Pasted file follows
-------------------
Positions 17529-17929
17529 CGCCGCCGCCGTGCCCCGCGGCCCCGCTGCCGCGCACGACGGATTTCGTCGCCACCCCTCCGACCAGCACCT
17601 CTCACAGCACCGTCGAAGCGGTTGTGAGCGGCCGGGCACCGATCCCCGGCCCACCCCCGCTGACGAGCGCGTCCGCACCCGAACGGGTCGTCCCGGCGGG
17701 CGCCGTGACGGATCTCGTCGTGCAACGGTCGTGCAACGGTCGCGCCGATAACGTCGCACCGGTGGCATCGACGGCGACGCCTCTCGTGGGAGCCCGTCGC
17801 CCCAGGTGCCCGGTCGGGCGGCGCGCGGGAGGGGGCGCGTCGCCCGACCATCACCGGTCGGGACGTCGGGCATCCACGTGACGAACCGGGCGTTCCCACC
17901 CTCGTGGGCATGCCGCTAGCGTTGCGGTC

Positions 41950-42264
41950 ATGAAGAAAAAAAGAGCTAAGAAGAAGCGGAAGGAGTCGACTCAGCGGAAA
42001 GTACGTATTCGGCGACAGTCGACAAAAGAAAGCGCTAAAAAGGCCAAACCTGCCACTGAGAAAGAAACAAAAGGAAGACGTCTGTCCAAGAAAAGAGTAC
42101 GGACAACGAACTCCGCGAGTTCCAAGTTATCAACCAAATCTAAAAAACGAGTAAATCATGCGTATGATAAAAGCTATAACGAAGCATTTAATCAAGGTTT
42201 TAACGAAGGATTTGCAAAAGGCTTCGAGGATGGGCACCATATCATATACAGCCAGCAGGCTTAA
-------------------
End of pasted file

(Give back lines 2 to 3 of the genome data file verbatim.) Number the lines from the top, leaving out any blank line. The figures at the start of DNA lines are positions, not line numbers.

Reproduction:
17529 CGCCGCCGCCGTGCCCCGCGGCCCCGCTGCCGCGCACGACGGATTTCGTCGCCACCCCTCCGACCAGCACCT
17601 CTCACAGCACCGTCGAAGCGGTTGTGAGCGGCCGGGCACCGATCCCCGGCCCACCCCCGCTGACGAGCGCGTCCGCACCCGAACGGGTCGTCCCGGCGGG